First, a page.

Why Women Cheat, Little Jessie James, Rain, Salome, The Whole Town's Talking, The Unborn, Irene, The Fallen Sister, The Yellow Ticket, The Outcast, Potash and Perlmutter, Damaged Goods, Alias the Deacon, Should the Woman Tell, Dr. Jekyll and Mr. Hyde, Not Tonight Dearie, Under Cover, Over the Hill to the Poorhouse, The Divorce Question, Are You a Mason?, The Unborn.
1929-30: Experience, The Third Degree, Dancing Mothers, Hit the Deck!, What Price Glory?, Tangerine, The 5 O'Clock Girl, Getting Gertie's Garter, Her Love Child, My Woman, Spooks, The Silent Witness, Paid in Full, The Eternal Magdalene, Harlem Scandals, Chicago, Why Wives Go Wrong.
Los Angeles Examiner, 1928-29.
Los Angeles Times, 1928-31.
Jackson J. A. "A Survey of the Negro in American Life and in the Amusement World." Billboard, August 6, 1921, pp. 31, 60-65.
Bokar Camille N. R. "An Historical Study of the Legitimate Theatre in Los Angeles, 1920-1929, and Its Relation to the National Theatrical Scene." Ph. D. Dissertation, University of Southern California, 1973.
Camille N. R. Bokar
LAFAYETTE PLAYERS, NEW YORK, NEW YORK. See LAFAYETTE STOCK COMPANY.
LAFAYETTE STOCK COMPANY. Located in the Harlem section of New York, New York, the Lafayette Stock Company soon became known simply as the Lafayette Players. Anita Bush organized the company in 1915, as the Anita Bush Stock Company. It opened at the Lincoln Theatre in New York November 15, 1915, with the drama The Girl at the Fort, written and directed by Billie Burke .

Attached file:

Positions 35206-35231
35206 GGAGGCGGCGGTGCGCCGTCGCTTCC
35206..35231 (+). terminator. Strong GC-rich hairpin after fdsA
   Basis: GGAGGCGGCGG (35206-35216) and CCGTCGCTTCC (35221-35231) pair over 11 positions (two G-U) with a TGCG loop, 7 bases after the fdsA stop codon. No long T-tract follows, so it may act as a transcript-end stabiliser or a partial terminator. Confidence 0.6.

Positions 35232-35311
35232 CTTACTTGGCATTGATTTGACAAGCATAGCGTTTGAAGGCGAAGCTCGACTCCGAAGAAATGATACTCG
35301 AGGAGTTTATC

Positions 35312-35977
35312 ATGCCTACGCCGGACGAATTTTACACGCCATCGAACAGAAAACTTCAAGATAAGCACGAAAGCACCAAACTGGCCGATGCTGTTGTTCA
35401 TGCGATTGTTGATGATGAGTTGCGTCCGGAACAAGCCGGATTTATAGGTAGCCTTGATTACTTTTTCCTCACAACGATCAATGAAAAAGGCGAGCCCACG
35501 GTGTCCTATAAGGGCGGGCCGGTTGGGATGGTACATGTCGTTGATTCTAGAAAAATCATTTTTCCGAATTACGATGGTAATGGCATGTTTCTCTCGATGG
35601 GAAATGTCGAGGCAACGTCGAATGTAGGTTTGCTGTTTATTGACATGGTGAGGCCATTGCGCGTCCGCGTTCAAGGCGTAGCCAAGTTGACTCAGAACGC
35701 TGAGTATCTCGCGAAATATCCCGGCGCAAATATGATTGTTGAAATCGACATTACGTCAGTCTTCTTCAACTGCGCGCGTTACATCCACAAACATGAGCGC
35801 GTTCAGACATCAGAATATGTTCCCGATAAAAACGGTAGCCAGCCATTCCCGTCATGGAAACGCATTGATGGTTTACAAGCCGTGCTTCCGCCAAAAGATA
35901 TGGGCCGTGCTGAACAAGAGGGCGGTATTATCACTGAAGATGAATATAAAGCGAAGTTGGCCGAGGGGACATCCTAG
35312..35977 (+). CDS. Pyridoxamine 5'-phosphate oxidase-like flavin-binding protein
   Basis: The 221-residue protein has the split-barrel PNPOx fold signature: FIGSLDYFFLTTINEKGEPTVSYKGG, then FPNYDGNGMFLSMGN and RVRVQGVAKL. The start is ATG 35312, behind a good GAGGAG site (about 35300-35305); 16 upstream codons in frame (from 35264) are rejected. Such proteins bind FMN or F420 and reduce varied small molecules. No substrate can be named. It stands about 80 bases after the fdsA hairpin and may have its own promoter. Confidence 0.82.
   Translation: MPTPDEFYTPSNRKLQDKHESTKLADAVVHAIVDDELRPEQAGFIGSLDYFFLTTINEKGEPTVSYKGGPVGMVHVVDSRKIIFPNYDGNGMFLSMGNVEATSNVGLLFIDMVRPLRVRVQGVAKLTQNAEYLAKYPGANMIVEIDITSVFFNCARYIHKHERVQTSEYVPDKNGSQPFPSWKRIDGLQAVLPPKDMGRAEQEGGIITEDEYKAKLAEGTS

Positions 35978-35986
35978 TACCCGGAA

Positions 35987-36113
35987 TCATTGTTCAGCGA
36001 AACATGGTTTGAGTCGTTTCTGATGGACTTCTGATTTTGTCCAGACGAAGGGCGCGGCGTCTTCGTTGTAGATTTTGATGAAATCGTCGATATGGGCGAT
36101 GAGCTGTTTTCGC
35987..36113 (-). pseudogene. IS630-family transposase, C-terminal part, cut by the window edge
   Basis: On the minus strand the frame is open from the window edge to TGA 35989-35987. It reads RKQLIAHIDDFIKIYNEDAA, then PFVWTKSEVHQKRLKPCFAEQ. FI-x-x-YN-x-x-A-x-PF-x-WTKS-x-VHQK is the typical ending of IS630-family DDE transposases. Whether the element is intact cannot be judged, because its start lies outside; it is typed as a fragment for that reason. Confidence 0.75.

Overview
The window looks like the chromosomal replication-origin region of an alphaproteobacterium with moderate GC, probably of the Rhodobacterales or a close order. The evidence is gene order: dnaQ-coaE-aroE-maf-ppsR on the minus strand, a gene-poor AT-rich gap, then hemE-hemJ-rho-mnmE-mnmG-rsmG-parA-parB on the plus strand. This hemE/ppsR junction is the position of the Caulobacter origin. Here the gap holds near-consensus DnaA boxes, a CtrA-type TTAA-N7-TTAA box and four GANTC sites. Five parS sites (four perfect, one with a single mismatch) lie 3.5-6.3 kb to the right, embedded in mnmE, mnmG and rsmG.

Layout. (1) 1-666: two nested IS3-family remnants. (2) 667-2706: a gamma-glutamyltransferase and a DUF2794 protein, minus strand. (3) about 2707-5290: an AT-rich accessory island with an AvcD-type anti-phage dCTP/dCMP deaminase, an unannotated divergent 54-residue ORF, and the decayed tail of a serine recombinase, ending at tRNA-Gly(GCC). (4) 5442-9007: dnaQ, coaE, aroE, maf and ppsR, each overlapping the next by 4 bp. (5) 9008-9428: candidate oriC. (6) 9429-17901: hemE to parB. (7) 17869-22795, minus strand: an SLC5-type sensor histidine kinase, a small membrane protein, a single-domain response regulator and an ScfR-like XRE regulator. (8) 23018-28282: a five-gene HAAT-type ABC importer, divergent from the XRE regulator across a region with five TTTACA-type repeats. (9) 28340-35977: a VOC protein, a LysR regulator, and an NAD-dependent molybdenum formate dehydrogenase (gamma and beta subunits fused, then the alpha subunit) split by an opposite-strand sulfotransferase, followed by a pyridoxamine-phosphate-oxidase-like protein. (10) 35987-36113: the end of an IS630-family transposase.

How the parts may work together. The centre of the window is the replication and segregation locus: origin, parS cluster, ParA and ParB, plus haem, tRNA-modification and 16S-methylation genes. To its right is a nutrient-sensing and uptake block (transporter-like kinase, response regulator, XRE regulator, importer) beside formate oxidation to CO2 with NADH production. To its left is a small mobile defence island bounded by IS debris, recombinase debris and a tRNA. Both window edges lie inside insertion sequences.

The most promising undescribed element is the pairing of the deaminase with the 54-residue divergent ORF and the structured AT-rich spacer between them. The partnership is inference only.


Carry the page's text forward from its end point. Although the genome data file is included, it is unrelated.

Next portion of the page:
On December 27, 1915, the company moved to the Lafayette Theatre in Harlem to perform a new drama, Across the Footlights. Eugene Elmore and Lester Walton comanaged Bush's company the original members of which included Bush, Carlotta Freeman, Charles Gilpin, Andrew Bishop, and "Dooley" Wilson. Not until March 2, 1916, did the name Lafayette Stock Company appear as the company's official name.
The Lafayette Players created a new definition of the role of the black performer in the American theatre. Until the theatre's inception, black performers worked only as "novelties" or as vaudeville entertainers. Furthermore, the long- established tradition of white performers playing blackface in legitimate drama insured the exclusion of black performers from the mainstream of show business.